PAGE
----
So the circuit is a current and voltage regulator that limits the charging current to about 380 mA by controlling the output voltage. The minimum output voltage is about 13.8V (13.9V minus the 76 mV dropped across R6) and the maximum output voltage is about 16.4V. This is too high, even for a 13.8V lead-acid-type battery.

    I would reduce both R4 and R1, to give lower minimum and maximum output voltages. Assuming you are charging a lead-acid battery to 13.8V, I would limit the maximum output voltage to about 14V. The minimum output voltage should be around 10V because that's the minimum terminal voltage for a fairly discharged battery.

    The charging current could be increased from 380 mA by reducing R6 and/or changing the ratio of R2 to R3.

    If you want specific advice on modifying the circuit to your application, tell us the details of the application.

    Edit:

    In answer to your specific questions:

    I don't know why the designer put a 500 ohm resistor across the regulator. It will have the effect of ensuring a trickle charge, but the main section of the regulator will also trickle-charge the battery at a significant current, because with the values given for R1 and R4, it doesn't stop charging until the terminal voltage reaches 16.4V, which will not normally happen!

    The diode is connected like that so that the op-amp can force the output voltage lower (by pulling its output low, which causes current to flow through R4 and through the diode) but the op-amp does not affect the maximum output voltage. If the diode wasn't there, when the op-amp's output went high it would pull the regulator's output voltage upwards as well. With the diode there, the maximum output is set by R1 (in conjunction with R2 and R3) and is not affected by the op-amp.

    The 1 nF capacitor between pins 1 and 8 of the op-amp is a compensation capacitor. It slows the op-amp's response and keeps the loop stable. It is not related to the "START" pushbutton. It is needed for stability.

    I've explained how the voltage and current limits can be calculated.
     
    Last edited: Mar 6, 2014
  4. guitarnoob123

    guitarnoob123

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    Feb 25, 2014
    That cleared things up.
    Final questions
    Can I omit the push button START? Do I replace it with a wire (short it to ground) or do I leave it as it is (open)?
    Q1, R5 and the LED are not necessary in the charging right?

    Thanks a lot!
     
  5. KrisBlueNZ

    KrisBlueNZ Sadly passed away in 2015

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    AFAIK you can omit it. Leave it open.
    Right.
     
  6. KrisBlueNZ

    KrisBlueNZ Sadly passed away in 2015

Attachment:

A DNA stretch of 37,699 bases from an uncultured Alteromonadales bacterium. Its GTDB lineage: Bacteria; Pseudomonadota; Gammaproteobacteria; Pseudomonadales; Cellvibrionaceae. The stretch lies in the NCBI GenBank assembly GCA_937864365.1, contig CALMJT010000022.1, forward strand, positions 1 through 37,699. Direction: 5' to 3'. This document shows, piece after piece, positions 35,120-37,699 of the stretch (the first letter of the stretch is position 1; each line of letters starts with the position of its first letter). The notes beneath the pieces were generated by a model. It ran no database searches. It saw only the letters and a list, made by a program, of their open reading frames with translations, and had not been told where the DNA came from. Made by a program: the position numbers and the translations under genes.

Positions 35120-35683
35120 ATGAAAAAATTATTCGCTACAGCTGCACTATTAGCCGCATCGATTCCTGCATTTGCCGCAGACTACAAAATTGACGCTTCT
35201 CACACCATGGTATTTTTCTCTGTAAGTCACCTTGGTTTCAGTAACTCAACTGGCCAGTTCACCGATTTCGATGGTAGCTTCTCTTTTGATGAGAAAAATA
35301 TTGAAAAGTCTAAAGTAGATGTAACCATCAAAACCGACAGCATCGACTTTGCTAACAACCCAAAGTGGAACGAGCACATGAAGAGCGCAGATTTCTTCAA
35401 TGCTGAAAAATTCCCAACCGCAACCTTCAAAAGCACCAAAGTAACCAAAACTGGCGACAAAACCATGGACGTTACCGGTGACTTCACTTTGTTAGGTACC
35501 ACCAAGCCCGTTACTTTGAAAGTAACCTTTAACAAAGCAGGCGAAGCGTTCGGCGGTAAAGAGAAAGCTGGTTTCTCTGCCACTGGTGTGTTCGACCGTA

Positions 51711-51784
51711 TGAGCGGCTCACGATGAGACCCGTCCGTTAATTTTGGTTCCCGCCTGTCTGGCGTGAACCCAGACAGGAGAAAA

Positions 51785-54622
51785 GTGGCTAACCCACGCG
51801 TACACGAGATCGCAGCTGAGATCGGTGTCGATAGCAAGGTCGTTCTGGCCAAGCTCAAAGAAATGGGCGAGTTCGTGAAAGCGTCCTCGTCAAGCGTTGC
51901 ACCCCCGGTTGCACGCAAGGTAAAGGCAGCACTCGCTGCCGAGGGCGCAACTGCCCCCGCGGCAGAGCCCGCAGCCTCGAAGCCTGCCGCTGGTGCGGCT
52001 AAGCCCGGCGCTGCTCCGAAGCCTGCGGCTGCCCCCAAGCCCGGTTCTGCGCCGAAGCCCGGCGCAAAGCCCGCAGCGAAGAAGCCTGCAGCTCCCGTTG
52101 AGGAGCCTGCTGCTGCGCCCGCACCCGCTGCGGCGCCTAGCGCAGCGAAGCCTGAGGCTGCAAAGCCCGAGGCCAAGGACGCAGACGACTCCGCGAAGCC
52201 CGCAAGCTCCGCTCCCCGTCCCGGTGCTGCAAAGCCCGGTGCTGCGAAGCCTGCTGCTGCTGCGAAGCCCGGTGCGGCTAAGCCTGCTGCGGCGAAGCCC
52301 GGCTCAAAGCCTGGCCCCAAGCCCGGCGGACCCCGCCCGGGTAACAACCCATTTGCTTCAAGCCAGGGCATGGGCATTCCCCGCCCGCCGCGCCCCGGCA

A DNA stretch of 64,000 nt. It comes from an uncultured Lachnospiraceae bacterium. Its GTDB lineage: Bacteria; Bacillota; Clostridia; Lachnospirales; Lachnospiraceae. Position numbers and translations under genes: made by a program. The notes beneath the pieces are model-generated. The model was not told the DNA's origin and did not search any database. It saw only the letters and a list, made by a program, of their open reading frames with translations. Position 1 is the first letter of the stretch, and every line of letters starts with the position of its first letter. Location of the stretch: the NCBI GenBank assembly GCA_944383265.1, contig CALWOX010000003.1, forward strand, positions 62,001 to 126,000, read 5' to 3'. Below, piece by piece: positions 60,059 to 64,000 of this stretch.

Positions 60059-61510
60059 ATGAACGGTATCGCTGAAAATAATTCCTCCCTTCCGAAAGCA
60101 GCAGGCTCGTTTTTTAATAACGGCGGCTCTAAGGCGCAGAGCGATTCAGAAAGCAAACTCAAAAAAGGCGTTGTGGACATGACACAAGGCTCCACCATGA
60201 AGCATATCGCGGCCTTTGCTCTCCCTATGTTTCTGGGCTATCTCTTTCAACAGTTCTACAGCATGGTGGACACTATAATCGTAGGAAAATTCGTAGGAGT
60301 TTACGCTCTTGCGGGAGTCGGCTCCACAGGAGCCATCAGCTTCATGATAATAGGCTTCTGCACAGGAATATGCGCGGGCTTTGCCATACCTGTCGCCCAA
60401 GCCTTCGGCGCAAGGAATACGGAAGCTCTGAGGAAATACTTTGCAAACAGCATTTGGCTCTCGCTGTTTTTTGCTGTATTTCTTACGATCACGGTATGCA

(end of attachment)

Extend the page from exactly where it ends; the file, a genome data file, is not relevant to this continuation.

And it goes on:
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    This message is in reply to guitarnoob123's post on a related thread: https://www.electronicspoint.com/emergency-power-supply-schematic-diagram-t267497.html#post1601931

    I think we are going to abandon the designs in that thread and continue with this thread.

    OK but how do you determine when a lead-acid is "fully charged"? There is no clear demarcation point, the way there is with other chemistries (NiCd and NiMH will start to heat up quite quickly when fully charged).

    This charger is specifically designed to charge lead-acid batteries. The charging current ramps down as the terminal voltage approaches the maximum regulator output voltage. This is the voltage that I suggest should be reduced from 16.3V to around 13.9V.

    As the battery charges up and its terminal voltage rises, the LM338's output voltage eventually reaches its voltage-limited maximum. The voltage across the current shunt resistor starts to drop, and the current limiting part of the circuit no longer does anything, because the current is now being limited by the lack of voltage drop across the current shunt resistor.

    As the battery terminal voltage approaches the LM338 output voltage, the voltage drop across the shunt resistor, and therefore the charging current, approaches zero. It will never reach zero because the battery has some inherent leakage, so that circuit will trickle-charge it forever. This is a common approach. The whole circuit will draw perhaps 30 mA from the incoming supply, depending on the condition of the battery.

    If you actually want that charger to shut down at some point, you have to define that point. You can do this with (a) a high terminal voltage threshold, (b) a high terminal voltage threshold plus a fixed delay, (c) a low charging current threshold, (d) a low charging current threshold plus a fixed delay, (e) a total charging period timeout, or some combination of those. Personally I would use charge current and timeout, perhaps with a warning that the charge current didn't drop low enough to terminate the charge and the timeout had to kick in, since this tells you that the battery's leakage current is too high because it's getting old - or that you need to increase the low current threshold.

    Current detection could be done with a second LM301 using a lower threshold voltage (split R2 into two) but watch out for the input offset voltage; you might need to null it out. There doesn't seem to be a dual or quad op-amp with inputs that go right to the positive rail like the LM301 - the traditional types (containing the numbers 158, 258, 358, 124, 224, 324, 1458, 4558, 2902, 2904, 3303, 3403 and 3503) don't do it. So you would need two ICs.

    You would also need a latch to keep the regulator turned OFF, and probably some way to prevent significant current drain from the battery - a MOSFET might do it, but watch out for the body diode!